One of the most violence-riven places in the world over the past three decades is the small Caucasian Muslim region of Chechnya. When the Soviet Union split into its many constituent parts in 1991, Chechnya, after centuries of suffering under Russian and Soviet rule, decided to declare independence. And it got to enjoy its statehood for a couple of years, before the newly formed Russian state sent in the military. Over the course of the next decade-plus, two separate independence wars raged within Chechnya between Chechen nationalists and the Russian government. The second of these wars took on a more sinister and internationalist flavor, occurring simultaneously with the US invasion of Afghanistan and the US Global War on Terror. Finally, to create peace and to allow the foreign “jihadists” to move on to fighting in Iraq, Chechnya settled for something short of independence. Today, it exists as an autonomous republic within the broader Russian Federation. It is both free and not free to make its own policies.

Here is the thing about generations of brutal, internecine violence—and make no mistake: the two Chechen wars were among the most savage ever fought, with carpet bombing, torture and the taking and murdering of hostages being everyday events—such fighting leaves a scar. The men who took over post-war Chechnya were hardened, bloodthirsty veterans; only the most callous could rise to political power in such a place. Everyone was touched by the war, so most Chechens around today were combatants, lost loved ones and/or have seen people die violently right before their eyes. It is the residue of a multi-generational war. Violence remains after the peace accords are signed.

This is the Chechnya in which the new documentary Welcome to Chechnya is set: a rebuilding society with a deep memory of brutal violence. The documentary traces the genocidal policies of the Chechen government against the region’s LGBTQ population. Gay men, in particular, have been singled out by authorities. The standard practice is for police to arrest gay men (and some women, too), torture them to confess the names of others “like them” and then release them to their families, with the expectation that the families will murder their “subhuman” progeny. There are various reasons for this policy, none of which are touched on by Welcome to Chechnya, because the film is more interested in the personal stories of the LGBTQ population than it is the politics of what is happening.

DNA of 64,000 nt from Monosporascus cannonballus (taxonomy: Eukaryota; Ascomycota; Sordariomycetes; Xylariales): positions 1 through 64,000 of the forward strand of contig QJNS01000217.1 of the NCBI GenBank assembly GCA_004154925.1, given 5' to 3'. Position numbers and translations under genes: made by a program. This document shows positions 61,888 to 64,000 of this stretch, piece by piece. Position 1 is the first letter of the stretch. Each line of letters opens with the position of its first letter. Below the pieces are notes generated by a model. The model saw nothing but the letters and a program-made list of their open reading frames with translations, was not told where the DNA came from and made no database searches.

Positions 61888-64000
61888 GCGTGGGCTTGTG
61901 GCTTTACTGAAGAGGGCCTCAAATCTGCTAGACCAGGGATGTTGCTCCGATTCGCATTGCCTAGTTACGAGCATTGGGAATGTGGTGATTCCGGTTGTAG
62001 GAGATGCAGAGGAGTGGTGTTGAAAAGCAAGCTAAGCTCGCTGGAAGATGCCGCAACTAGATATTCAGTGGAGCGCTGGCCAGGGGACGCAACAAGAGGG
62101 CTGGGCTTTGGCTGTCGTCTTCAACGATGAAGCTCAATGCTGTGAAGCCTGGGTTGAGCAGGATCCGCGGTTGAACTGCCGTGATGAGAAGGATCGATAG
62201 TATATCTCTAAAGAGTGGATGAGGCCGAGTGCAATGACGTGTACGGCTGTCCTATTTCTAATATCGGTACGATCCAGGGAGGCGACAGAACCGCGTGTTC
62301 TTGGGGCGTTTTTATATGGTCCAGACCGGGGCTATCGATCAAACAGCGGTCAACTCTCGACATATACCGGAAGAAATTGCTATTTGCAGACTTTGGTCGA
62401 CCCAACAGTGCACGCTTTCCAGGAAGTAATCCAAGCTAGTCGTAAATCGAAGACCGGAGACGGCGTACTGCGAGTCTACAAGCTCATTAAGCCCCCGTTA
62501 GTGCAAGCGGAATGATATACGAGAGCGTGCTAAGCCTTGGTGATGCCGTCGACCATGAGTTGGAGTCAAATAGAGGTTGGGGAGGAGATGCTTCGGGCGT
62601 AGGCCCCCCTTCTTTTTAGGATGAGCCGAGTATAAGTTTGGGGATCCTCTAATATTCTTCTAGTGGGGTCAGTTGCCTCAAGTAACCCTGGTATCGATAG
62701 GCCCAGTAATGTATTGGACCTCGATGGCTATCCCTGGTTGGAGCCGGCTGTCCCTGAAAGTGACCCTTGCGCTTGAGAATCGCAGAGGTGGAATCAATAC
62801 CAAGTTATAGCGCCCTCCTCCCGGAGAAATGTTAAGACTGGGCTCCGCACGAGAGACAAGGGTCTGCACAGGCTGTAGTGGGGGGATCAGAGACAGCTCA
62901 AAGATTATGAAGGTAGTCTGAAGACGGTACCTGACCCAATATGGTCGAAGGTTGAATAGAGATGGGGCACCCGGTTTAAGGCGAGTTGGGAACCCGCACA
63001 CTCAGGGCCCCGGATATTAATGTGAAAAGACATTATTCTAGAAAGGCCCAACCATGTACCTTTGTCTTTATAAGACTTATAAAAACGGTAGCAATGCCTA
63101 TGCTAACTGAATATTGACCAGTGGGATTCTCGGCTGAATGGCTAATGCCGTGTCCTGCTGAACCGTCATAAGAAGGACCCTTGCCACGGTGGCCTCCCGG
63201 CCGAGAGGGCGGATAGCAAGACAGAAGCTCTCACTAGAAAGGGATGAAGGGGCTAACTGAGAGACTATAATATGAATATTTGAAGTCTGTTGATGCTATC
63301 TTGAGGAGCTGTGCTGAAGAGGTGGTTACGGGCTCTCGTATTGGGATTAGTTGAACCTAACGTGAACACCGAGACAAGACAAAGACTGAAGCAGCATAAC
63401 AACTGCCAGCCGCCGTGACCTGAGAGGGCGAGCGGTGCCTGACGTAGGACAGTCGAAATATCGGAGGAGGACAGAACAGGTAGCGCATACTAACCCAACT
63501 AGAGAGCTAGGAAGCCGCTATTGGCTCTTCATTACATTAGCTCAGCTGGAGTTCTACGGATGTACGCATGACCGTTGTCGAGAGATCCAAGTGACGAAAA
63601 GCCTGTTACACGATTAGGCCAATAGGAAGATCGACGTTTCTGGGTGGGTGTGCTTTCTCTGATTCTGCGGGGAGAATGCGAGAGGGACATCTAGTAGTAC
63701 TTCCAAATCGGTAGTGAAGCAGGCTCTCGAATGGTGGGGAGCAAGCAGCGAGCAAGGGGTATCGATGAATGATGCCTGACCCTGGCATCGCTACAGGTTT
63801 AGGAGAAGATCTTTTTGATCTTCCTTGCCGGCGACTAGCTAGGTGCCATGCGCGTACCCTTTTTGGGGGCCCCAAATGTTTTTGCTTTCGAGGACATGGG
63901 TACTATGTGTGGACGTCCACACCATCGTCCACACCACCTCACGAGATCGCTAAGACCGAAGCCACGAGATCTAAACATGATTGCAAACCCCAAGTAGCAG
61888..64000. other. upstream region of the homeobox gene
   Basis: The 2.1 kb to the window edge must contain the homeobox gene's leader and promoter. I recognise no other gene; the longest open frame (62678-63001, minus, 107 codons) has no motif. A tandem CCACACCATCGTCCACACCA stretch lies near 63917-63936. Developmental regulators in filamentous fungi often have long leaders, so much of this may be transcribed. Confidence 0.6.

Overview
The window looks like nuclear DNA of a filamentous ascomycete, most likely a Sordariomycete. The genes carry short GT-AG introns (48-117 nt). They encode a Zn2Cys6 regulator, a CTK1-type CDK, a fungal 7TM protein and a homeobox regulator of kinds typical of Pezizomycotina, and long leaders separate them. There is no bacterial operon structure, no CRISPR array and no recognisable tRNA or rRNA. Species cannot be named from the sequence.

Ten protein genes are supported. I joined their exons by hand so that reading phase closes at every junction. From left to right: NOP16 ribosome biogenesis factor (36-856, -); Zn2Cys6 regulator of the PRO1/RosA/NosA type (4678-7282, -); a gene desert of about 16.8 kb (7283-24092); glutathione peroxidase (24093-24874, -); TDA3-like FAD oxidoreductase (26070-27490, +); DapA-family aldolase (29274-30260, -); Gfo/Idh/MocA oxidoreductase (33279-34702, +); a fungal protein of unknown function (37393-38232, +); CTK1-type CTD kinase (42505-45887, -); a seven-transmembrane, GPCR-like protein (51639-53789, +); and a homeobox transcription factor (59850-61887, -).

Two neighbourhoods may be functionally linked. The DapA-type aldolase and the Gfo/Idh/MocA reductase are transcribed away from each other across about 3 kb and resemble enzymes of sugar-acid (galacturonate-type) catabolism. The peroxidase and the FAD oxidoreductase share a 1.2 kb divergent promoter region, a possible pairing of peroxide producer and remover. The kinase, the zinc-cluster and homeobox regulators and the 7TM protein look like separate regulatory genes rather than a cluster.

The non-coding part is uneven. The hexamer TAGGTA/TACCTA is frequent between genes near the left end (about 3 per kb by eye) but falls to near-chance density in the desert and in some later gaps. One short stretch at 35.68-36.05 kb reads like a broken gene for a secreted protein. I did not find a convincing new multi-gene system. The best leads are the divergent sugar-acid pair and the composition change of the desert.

In that vein, Welcome to Chechnya follows a handful of survivors who have escaped Chechnya and are seeking asylum abroad (most make it to Canada; because Chechens are Muslim, Trump has blocked any from coming to the US). These escapees are aided by a couple of brave Muscovites who help smuggle them out of the Caucasus and into various safehouses around Moscow, feed them and advocate to the international community for both funding and entry visas. The film focuses on the primary safehouse and on a few of the survivors trying to flee abroad. It is harrowing, affecting and conveys the gravity of the situation in sharp detail.

As a piece of filmmaking, Welcome to Chechnya is also something of a technical achievement. To maintain the anonymity of the fleeing Chechens, the film uses digital face-swapping technology. The viewer is seeing a real human face—rather than the traditional grainy blur—but it is not the face of the individuals seeking asylum. The mouth moves when they speak, but it is not them. It begins as jarring, becomes natural and then leads to a tremendous visual payoff in the film’s third act. Rarely does a documentary have a climax that is cinematographic, but this one does and it is really something!

If there is one criticism that is fair to level against Welcome to Chechnya, it is about its narrow scope and political incuriosity. On one level, it does not matter why the Chechen government is brutalizing its LGBTQ community, but on another level, it is fundamental. This documentary does not really address the issue at all. It is solely concentrated on the precarious, threatened lives of the survivors and the heroic acts of those working to save them. It does this very well and should be considered a must-see film.

Summary
Concentrates on the precarious, threatened lives of the survivors and the heroic acts of those working to save them. Welcome to Chechnya does this very well and should be considered a must-see film.
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